Understanding M.E./Chronic Fatigue Syndrome

When I first encountered people who have Myalgic encephalomyelitis (M.E.) or Chronic Fatigue Syndrome (CFS), it hit me hard.

woman

I heard stories and struggles of at least three people who stood up on a makeshift podium at the Bethel Church Community Centre. At the end of the gathering of M.E sufferers and carers, I got to talk to a couple more who were very willing to share their stories to people like me who were there to listen and understand their suffering.

I was floored. Absolutely. From what I gathered, the disease can happen to just about anyone.

There was a mother who talked about a very active daughter who one day just got a fever, developed M.E. and never recovered from it. She has been bedbound now for about 20 years.  There was this man who was a member of a motorcycle club and used to go cruising with his buddies every weekend. He had an accident, developed M.E. and after six years is still trying to get his life back. And there is this beautiful young lady, at the prime of her life, who simply blacked out one day due to the stress of studying. Five years later, she is still regularly experiencing nausea and sensitivity to light while trying to recover from the illness.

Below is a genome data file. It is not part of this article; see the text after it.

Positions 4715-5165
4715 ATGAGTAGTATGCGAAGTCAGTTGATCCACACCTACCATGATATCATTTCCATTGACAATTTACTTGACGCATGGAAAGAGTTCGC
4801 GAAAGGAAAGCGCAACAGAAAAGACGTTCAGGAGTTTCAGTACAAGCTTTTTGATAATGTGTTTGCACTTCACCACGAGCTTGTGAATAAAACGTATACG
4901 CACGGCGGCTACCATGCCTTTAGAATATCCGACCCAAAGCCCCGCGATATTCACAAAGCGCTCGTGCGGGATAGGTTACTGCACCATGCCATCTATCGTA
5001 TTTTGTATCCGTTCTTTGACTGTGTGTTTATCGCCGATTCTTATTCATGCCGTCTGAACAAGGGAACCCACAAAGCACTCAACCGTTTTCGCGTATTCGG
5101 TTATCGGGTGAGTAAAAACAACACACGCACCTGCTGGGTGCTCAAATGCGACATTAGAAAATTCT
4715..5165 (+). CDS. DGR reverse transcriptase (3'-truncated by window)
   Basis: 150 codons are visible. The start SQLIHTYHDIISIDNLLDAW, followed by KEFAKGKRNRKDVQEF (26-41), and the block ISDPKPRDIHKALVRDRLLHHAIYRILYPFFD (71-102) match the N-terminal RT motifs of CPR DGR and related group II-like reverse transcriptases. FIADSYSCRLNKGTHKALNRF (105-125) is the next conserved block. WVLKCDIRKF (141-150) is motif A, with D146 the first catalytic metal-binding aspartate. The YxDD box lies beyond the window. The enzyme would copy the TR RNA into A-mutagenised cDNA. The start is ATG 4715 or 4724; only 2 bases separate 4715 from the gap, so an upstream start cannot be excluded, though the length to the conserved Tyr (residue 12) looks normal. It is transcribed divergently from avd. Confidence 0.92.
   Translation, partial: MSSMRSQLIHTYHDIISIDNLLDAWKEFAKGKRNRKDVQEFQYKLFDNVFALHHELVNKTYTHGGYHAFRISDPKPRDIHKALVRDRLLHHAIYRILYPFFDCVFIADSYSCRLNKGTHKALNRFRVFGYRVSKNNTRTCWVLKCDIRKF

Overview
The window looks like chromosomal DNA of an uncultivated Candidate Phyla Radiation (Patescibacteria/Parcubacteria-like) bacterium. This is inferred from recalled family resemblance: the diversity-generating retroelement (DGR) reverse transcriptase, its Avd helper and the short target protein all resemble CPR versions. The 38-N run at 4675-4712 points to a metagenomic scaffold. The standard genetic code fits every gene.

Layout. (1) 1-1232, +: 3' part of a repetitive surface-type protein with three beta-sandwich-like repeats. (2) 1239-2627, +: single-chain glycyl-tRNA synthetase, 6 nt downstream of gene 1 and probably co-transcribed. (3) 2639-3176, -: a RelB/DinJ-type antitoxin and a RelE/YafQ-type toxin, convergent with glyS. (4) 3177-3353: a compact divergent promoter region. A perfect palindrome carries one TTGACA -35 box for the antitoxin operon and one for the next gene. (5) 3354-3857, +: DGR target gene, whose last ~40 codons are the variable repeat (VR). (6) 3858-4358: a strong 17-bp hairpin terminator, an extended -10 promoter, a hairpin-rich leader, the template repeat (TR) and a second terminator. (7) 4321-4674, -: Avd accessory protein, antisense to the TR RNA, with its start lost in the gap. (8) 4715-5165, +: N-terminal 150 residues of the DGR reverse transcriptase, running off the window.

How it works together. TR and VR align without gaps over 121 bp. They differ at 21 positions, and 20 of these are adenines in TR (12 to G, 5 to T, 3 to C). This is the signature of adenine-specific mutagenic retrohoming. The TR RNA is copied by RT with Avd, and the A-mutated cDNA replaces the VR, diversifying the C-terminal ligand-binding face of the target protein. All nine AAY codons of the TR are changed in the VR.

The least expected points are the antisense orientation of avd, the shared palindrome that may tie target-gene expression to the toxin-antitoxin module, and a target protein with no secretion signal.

Their stories are very different from each other. They got the illness through different ways. But they all exhibited the same symptoms of extreme fatigue, sometimes muscular or joint pains, headaches, stomach pains, sensitivity to light, sleep problems, depression, dizziness and so on.

depress

The thing is, the cause of M.E. has not been thoroughly researched on. The National Health Service suggests possible causes:

  • problems with the immune system
  • hormone imbalance
  • psychiatric problems
  • genes
  • traumatic events

But why do these causes lead to M.E.? Some people can have these problems and not be afflicted with the illness. Some can seemingly not exhibit any of these issues and develop M.E. I believe we should all try to understand this disease, to help patients and carers. And most importantly, so we know what to do in case this illness affects us, our families and friends.

Do you think we should all take the time to understand the disease? Let me know your thoughts!

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